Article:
Lundy 20–29 October

Richard Campey, James Diamond, Tim Davis and myself are just back from Lundy, where our arrival on 20th coincided with the change of weather from fast-moving Atlantic lows to a mainly dry easterly flow. We enjoyed some excellent visible migration, with major movements of thrushes in particular. On 25th, for example, 900 Chaffinches, 900 Redwings, 525 Starlings, 60 Meadow Pipits, 39 Blackbirds, 35 Siskin, 27 Song Thrushes and 9 Bramblings flew over Castle Hill between 07.30 & 09.30. The island was almost literally covered with thrushes on 24th & 25th, with over 2,500 Redwings, up to 80 Song Thrushes and more than 150 Blackbirds, in just the relatively limited areas thoroughly counted.

Highest day-counts of scarcer migrants included 2 Jack Snipe, 3 Firecrests, 12 Black Redstarts, 5 Ring Ouzels, 8 Woodcocks, 3 Snow Buntings, and 4 Crossbills. At least two Coal Tits and a rather forlorn Long-tailed Tit also count as scarce migrants by Lundy standards.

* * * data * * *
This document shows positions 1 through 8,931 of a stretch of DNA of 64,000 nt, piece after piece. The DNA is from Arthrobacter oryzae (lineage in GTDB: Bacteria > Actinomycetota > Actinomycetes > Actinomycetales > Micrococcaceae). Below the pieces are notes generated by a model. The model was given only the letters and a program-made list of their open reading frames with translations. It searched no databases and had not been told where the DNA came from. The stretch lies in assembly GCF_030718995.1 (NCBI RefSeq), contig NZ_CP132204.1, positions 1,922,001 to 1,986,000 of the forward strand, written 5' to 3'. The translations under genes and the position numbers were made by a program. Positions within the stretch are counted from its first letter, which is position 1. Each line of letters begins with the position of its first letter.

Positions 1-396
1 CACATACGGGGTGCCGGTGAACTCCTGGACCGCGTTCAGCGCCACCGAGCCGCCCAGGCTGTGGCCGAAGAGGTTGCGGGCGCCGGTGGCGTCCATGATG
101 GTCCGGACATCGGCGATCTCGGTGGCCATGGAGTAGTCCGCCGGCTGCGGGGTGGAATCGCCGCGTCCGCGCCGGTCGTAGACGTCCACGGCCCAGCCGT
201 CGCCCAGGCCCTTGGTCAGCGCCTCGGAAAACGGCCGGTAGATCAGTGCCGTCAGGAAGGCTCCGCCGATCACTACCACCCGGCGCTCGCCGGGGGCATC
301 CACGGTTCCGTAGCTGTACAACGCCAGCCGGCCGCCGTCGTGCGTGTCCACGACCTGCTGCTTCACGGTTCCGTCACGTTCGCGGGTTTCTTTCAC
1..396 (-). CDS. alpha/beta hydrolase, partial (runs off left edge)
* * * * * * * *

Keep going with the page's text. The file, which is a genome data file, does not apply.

There was a slow trickle of Swallows (though no House Martins), with a light smattering of Wheatears, Whinchats, and Common Redstarts still going through, but apart from the expected Chiffs and Blackcaps, no lingering warblers other than a single Garden Warbler on 20th. A probable tristis Chiffchaff was trapped and ringed by Tony Taylor et al. on 23rd.

Strong winds from between NE and NW at the end of last week and on Saturday brought an unusual variety of wildfowl to the island, including a female Tufted Duck, 3 ad Brent Geese, up to 13 Wigeon and a 1-w Whooper Swan that turned up yesterday (29th). Also up to 26 Common Scoter, 14 Bar-tailed Godwits, a Pomarine Skua and a Bonxie offshore.

The only real rarity of the week was an elusive Little Bunting found by James and seen at three different locations between Pondsbury and the Church on 24th (only). Richard managed to photograph it sitting on the rope around the helipad (the bunting, not Richard) in the afternoon.

Posted October 30th, 2012 at 4:17 pm by Tim Jones in Bird News